Typically it was Harry Maguire who was publicly blamed for the goal that eliminated England from the World Cup in December.
Olivier Giroud ghosted between Maguire and defensive partner John Stones to send France into the semi-finals.
If you watch it back, it’s easy to conclude why Maguire was deemed the culprit – a split- second loss of concentration.
However, that doesn’t necessarily depict the truth, because for the phase of play that led to Giroud’s goal, it is little known that the France striker was actually Stones’s responsibility.
Maguire tried, but failed, to get round on the cover when Stones momentarily lost Giroud.
Levi Colwill earned his stripes at Brighton last season and will hope to impress with England
Lewis Dunk, who partnered Dunk at the Amex, has also earned a Three Lions call-up this month
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Not that it really matters, of course. The only detail that either Maguire or Stones were bothered about that night was England’s pending departure.
It was a rare mistake for a central defensive axis that has served England with distinction.
It has been a comforting sight for Gareth Southgate during his seven-year reign with England. But for the first time, the partnership is under genuine threat.
The exceptional Stones, fitness provided, will remain in the heart of the defence for next summer’s European Championship.
But Maguire’s place is less clear cut. He isn’t playing regularly enough at Manchester United to be guaranteed a place in Southgate’s squad.
A move away from Old Trafford in January could change the trajectory of his England career. But having already been warned by the head coach that his international place is in jeopardy, there is a problem brewing.
Harry Maguire’s place looks at risk in light of his lack of game time at Manchester United
Indeed, it would have been interesting to see if Maguire would have been selected for the forthcoming games against Ukraine and Scotland had Stones and Tyrone Mings not been ruled out through injury.
As a result, Levi Colwill, Marc Guehi and Lewis Dunk will all be sensing opportunity this week.
Guehi has benefited greatly from a plan coined by Southgate and other key members of England’s technical staff to invest in a young central defender amid concerns about options behind Maguire and Stones.
At the time the Crystal Palace star ticked all the boxes and is now proving he belongs on the international stage.
But it is the emergence of Colwill that really has Southgate rubbing his hands together. A dominant defender, bursting with technical ability and composure, his ability to pick a pass or run through the lines is a trait that England particularly like.
The piece de resistance: he’s left-footed. If ever a player was tailor-made to fill the left-sided role in the team then it’s Colwill.
If ever a player was tailor-made to fill the left-sided role in England’s defence, it’s Colwill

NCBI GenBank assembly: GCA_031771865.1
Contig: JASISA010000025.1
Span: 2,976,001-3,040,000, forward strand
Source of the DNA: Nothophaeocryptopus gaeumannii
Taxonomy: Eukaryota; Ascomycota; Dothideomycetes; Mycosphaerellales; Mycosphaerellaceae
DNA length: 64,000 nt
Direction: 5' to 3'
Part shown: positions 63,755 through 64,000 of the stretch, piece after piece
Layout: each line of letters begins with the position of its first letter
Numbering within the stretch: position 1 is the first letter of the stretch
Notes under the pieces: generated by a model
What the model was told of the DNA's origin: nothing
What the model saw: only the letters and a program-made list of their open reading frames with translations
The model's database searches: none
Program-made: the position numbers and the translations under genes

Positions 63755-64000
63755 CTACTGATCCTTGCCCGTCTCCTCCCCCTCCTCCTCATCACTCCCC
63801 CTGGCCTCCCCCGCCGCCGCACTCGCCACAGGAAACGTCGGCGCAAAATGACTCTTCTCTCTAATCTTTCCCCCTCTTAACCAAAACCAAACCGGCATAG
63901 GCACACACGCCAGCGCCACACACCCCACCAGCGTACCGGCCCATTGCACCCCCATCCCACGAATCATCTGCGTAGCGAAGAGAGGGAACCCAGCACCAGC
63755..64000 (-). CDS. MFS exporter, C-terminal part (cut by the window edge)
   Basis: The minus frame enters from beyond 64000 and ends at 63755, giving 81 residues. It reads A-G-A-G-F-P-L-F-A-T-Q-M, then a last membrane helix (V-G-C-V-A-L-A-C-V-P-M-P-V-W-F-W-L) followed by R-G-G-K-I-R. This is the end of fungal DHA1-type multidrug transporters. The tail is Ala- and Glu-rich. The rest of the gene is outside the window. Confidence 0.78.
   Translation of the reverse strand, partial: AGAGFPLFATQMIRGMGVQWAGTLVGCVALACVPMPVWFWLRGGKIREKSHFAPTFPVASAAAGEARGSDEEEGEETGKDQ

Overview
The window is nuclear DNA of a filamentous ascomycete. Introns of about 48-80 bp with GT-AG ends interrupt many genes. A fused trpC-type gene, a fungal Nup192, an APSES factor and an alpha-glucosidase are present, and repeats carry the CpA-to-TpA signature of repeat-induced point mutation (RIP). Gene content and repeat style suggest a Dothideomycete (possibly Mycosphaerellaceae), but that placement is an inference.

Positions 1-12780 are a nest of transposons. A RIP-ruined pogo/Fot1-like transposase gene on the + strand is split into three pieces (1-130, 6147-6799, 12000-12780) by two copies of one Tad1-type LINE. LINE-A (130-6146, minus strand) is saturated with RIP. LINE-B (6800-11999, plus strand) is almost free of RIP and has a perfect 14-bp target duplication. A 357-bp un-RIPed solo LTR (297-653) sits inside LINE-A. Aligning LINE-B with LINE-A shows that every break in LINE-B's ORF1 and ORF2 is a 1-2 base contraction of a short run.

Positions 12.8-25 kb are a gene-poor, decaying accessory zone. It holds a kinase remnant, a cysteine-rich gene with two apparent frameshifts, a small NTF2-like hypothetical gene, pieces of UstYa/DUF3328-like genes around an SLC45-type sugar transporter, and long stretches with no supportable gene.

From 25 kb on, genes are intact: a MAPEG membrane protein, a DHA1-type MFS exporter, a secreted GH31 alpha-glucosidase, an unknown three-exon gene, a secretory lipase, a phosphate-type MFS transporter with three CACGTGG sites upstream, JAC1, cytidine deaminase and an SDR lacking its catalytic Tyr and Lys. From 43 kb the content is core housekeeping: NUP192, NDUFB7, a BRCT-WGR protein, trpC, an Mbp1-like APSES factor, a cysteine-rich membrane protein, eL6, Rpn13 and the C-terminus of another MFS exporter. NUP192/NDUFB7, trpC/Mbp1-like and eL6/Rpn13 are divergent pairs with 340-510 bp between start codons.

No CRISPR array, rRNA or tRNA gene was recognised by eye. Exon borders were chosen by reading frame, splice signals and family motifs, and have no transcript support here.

Ask those close to the set-up and many of them will tell you Colwill has a genuine chance of starting in next summer’s Euros, let alone being in the squad.
‘Football has changed a lot due to managers’ tactics and it fits me a lot being a defender that likes to play football,’ Colwill said.
‘I like to start attacks from the back. Stones is a role model. Watching him now, he is an amazing player. So calm on the ball. If I want to improve myself I have got to watch these players, especially Thiago Silva.
‘I remember being younger and watching him. Definitely these players who are technically amazing and calm on the ball. It has definitely helped me mould myself around them.’
Playing under the pioneering Roberto De Zerbi during a loan spell at Brighton last season helped nurture Colwill’s ball-playing beliefs. The Italian has transformed Brighton into one of Europe’s most attractive teams.
Colwill, who has since returned to Chelsea, would vouch for that. As would his defensive partner of last season Dunk – the heartbeat of De Zerbi’s revolution. ‘I don’t think people realise how good he (Dunk) actually is,’ said Colwill.
Dunk put his re-emergence down to Roberto De Zerbi after his five-year Three Lions hiatus
‘Being able to play and train with him every day, I realised the things he could do and playing alongside him has helped me out a lot.’
The feeling is mutual for Dunk, who took Colwill under his wing last season. It has taken Dunk, 31, five years to break back into the England squad after a first call-up in 2018.
He puts his re-emergence down to De Zerbi, saying: ‘I see the game differently since the new manager at Brighton has come in, I picture it in a different way.
‘Football is not what I thought it was. Just how we play now. The idea of what I did before, I thought it made sense.
‘But when you learn something completely different, you believe in it and this makes sense. You think, “Why didn’t I know this?” and, “Why didn’t I do this before?”
‘Obviously under Graham (Potter), we played football. But the details Roberto has put in now, is incredible.’